Searching for Ghostly Neutrinos to Understand Why Matter Dominates the Universe

What's a neutrino and how do you detect one? Columbia physicist and neutrino hunter Georgia Karagiorgi explains, and describes what she hopes to learn at the Fermilab accelerator near Chicago.

By
Kim Martineau
September 08, 2021

Subatomic particles may sound mysterious, but they’re an essential, even beautiful, part of our world, says Georgia Karagiorgi, an associate physics professor at Columbia.  

“Everything is made of particles,” she said. “If it wasn’t for them, we wouldn’t be here. They provide us with a simple and elegant prescription—a set of building blocks and rules—from which we can derive everything around us.” 

With Columbia professor Michael Shaevitz, Karagiorgi is part of a long-running hunt for new types of neutrinos at Fermilab, a national particle accelerator laboratory near Chicago. Neutrinos are elementary particles created naturally, by nuclear reactions in stars like our Sun, or artificially, in nuclear reactors and particle accelerators. Neutrinos are similar to electrons, but with hardly any mass and no electrical charge. 

Georgia Karagiorgi, associate professor of physics at Columbia University

In the last two decades, physicists have established that neutrinos can flip, or oscillate, between three known weakly interacting states—muon-neutrino, tau-neutrino, and electron-neutrino. Hints of a fourth neutrino-type have been found in previous neutrino experiments at Fermilab and Los Alamos National Lab, and Karagiorgi and Shaevitz are now seeking to confirm or refute its existence. 

One thing is for sure: if a fourth neutrino-type exists, it wouldn’t interact with matter in the same way as its three known relatives, said Karagiorgi. Confirmation of a so-called sterile neutrino would challenge the “Standard Model” of particle physics, which has held for the last 60 years. Results from Fermilab’s MicroBooNE experiment is expected to shed more light on the mystery. Meanwhile, Fermilab is set to launch a related, more sensitive search for sterile neutrinos, the Short- Baseline Neutrino Program. Karagiorgi and Shaevitz are involved in that experiment, too.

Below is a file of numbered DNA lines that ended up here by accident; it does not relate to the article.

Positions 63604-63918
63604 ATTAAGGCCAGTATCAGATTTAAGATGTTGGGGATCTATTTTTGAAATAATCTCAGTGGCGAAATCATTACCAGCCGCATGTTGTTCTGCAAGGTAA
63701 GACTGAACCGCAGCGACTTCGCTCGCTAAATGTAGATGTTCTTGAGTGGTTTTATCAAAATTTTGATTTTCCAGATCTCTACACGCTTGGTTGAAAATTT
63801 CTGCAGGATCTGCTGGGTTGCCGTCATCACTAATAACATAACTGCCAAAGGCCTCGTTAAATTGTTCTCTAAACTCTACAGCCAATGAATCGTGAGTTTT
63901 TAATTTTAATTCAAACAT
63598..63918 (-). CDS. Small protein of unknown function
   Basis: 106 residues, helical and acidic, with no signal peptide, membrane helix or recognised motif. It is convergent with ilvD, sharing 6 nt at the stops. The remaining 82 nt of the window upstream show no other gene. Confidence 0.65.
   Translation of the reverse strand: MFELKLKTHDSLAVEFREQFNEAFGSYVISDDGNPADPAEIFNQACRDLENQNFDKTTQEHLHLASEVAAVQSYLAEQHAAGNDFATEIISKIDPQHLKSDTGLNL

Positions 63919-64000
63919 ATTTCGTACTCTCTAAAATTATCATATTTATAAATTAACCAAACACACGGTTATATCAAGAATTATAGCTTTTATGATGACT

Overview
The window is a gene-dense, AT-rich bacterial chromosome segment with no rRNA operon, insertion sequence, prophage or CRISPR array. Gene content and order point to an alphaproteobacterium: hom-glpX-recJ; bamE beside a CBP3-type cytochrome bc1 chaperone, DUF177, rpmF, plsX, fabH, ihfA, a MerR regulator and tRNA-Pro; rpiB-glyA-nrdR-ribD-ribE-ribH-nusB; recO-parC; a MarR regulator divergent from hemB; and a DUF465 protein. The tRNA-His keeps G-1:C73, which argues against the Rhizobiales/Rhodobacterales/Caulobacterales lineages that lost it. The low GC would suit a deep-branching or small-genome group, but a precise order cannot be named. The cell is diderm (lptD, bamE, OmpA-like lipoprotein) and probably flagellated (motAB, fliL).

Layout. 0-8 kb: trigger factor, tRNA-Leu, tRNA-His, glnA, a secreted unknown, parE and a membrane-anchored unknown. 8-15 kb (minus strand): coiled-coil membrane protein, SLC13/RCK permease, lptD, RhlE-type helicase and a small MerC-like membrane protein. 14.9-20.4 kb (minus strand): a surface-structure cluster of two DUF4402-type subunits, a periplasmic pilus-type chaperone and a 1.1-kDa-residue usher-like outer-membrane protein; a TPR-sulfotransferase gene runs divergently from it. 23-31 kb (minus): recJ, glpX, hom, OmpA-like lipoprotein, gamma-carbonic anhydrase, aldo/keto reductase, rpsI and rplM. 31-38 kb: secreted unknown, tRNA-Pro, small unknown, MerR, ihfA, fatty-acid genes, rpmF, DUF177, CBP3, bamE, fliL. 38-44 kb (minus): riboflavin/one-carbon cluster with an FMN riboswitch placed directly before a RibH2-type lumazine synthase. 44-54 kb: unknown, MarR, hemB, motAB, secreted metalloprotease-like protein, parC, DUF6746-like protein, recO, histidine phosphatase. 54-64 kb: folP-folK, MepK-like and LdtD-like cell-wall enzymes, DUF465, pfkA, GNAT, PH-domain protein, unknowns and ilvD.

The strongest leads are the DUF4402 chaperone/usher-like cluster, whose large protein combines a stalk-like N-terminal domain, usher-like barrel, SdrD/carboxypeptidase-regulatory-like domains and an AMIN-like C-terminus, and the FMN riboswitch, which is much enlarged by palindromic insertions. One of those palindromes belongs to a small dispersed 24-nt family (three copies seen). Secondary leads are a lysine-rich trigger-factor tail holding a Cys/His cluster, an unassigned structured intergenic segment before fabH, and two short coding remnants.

Q. What’s the Standard Model of particle physics and where do neutrinos fit in? 

Georgia Karagiorgi: Like the periodic table in chemistry, it’s a catalog of all known fundamental particles that make up matter. Particles are organized by their properties—like intrinsic spin, mass, and electric charge—which allows us to understand their underlying dynamics and how they interact with each other. Since the 1960s, this theoretical framework has been amazingly predictive. It has withstood the test of hundreds of experiments and measurements. 

However, it can’t explain our observations of dark matter in space or neutrinos morphing from one state to another. If neutrinos have no mass, as the Standard Model prescribes, they shouldn’t be able to oscillate. An extension to the Standard Model now accommodates neutrino oscillation, but sterile neutrinos would be one more challenge.

Q. You can’t directly observe neutrinos. So how do you isolate and study them? 

Karagiorgi: Neutrinos traverse our detectors without leaving a trail, but every now and then they collide head-on with an atomic nucleus. The explosion that follows usually produces a spray of charged particles—electrons, muons, and/or protons. Each charged particle leaves behind a trail of scintillation light and ionization electrons produced by excited atoms along the charged particle's path. By detecting those trails, we can usually infer the presence of a neutrino, its identity, and how fast and in what direction it’s traveling.